Clinical manifestation could be nephritic, nephrotic, or both.
Give me one from nephritic or give me two H and H, hypertension and hematuria.
What about nephrotic?
O, massive loss of protein or it could be both.
Now, the one that you'll be paying attention as we go through this will be type IV.
So all I'm gonna do is to drop down to number four on your own time,
you take a look at one, two, and three and five.
Here’s our focus. This is your focus, our focus.
The prototype under WHO classification for SLE induced kidney damage is this one.
What is it? Type IV.
How many letters in DPGN?
One, two, three, four. Yes, four letters.
Type IV is DPGN.
Now, I had you memorized the D in DPGN, is what kind of deposition?
Take a look at this in both sub-endothelial. Where are you?
Between the endothelial cell and the basement membrane.
Are you picturing it? What kind of pattern are you going to find?
A granular pattern.
This is the prototype and DPGN could be found with both nephritic and nephrotic presentation.
Now, in good faith and good conscience, there’s no way that I can move on
without making sure that you do know that 10% of the time might be membranous, is that clear?
So every once in a while, say that you've done your nephrology rotation,
and your nephrologist was tempting you
and were saying that, well, this is a patient with SLE,
and define the space you're having double-stranded DNA;
do not jump to conclusion and think that it’s sub-endothelial.
If you find such a patient and the deposits were sub-epithelial,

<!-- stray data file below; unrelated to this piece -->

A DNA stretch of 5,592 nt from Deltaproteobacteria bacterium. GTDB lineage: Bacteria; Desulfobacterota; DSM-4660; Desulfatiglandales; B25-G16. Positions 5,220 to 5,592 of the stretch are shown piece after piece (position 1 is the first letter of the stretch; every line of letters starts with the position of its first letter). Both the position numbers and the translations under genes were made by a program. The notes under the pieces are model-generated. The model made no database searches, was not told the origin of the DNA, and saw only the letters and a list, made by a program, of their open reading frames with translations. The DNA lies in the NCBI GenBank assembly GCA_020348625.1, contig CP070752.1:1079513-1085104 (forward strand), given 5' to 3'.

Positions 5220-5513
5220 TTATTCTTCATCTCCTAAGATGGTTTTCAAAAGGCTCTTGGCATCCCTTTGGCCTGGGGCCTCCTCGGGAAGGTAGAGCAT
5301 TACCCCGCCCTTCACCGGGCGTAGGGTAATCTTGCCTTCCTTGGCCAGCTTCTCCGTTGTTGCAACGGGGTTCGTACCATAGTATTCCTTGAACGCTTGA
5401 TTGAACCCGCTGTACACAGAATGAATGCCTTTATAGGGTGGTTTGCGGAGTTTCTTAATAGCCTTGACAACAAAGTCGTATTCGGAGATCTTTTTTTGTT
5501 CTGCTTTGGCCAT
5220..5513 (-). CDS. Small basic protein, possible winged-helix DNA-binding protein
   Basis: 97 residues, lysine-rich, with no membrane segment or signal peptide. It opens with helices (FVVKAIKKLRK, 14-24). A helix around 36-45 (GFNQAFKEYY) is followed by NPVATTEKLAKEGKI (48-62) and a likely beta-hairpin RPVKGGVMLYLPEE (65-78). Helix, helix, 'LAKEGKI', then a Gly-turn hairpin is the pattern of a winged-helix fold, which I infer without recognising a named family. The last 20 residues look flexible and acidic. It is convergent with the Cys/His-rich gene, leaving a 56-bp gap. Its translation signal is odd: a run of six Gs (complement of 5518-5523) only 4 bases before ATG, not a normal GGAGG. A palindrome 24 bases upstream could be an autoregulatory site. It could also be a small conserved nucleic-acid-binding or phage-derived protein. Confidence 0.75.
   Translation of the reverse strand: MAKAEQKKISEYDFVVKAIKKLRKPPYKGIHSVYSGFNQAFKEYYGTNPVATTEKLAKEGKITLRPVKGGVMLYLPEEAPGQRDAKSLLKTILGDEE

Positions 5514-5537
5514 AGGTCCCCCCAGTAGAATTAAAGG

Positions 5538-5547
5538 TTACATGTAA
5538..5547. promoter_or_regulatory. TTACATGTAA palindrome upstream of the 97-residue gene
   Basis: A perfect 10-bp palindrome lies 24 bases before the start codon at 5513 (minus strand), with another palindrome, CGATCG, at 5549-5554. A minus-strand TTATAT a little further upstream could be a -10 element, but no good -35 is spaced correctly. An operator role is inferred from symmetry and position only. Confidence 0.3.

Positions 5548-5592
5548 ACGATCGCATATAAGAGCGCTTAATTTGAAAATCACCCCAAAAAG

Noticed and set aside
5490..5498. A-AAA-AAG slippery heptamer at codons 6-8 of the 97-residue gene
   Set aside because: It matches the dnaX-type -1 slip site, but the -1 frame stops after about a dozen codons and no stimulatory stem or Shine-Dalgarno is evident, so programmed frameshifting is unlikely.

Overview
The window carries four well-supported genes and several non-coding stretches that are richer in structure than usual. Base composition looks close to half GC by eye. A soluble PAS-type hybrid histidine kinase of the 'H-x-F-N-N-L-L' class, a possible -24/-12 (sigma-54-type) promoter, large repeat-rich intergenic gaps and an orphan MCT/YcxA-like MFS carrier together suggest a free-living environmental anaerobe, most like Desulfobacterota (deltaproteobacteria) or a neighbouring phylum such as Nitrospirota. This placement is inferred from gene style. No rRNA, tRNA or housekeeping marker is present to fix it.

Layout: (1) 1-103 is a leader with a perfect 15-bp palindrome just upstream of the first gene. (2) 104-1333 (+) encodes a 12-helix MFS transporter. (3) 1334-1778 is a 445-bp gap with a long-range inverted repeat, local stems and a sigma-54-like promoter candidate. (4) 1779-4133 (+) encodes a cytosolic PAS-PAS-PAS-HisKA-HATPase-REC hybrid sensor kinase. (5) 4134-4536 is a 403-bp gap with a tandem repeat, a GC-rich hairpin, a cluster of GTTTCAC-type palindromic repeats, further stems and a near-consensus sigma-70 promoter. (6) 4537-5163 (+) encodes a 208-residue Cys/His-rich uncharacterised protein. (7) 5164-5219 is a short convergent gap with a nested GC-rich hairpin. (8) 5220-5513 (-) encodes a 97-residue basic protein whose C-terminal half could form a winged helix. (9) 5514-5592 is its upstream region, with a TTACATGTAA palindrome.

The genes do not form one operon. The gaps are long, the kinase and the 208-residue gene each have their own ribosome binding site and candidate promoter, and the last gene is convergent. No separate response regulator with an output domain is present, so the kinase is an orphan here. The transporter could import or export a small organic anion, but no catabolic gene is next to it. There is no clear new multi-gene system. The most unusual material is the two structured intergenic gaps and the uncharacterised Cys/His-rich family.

then this is SLE induced kidney damage, membranous type.
If you've heard of spike and dome appearance.
Now, understand, membranous.
We haven’t even begun the discussion of nephrotic yet.
All we've done up until this point is discuss important nephritic glumerulonephritides.
We went into RPGN, even under RPGN, where did it come from?
Nephritic, do you understand that?
So when we touch nephrotic, guess what?
I’ll repeat our membranous discussion here.
Under Type II RPGN, let’s quickly point out some Henoch-Schonlein or aka our purpura.
Take a look at the legs in our patient.
You see those areas where there looks like little red rashes?
It’s not a rash, it’s actually bleeding.
Increase vascular permeability because they got damaged, the blood vessel did.
How the blood vessel could damage?
If this patient, if there was a history
and if I'm telling you that this child is also suffering from hematuria,
chances are pretty good that if you're to do a biopsy of these lesion you would find IgA.
Welcome to IgA vasculopathy.
The reason that we have this here is because you can have IgA deposition in your kidney,
and the reason that we’re talking about such vasculitis in the nephrology topic,
is because of its involvement of the kidney it may result in RPGN.
Where would you find this?
Arms, legs; usually lower extremity, buttocks.
Systemic childhood disorder.
By systemic we mean other organs could be involved.
IgA and IgG are the most common immunoglobulins
and these will then deposit, where in the kidney?
In the mesangium.
Clinical features, pain in the abdomen, vomiting, intestinal bleeding,
nonmigratory arthralgia or pain but it’s the palpable purpura
that you're truly paying attention to because of immune-complex deposition.
Palpable purpura. You can literally feel the purpura on this patient.
Fibrinoid necrosis is taking place in your blood vessel.
Continuing our discussion of RPGN, under type III,
we’ll take a look at some of the ANCA positive, pauci-immune.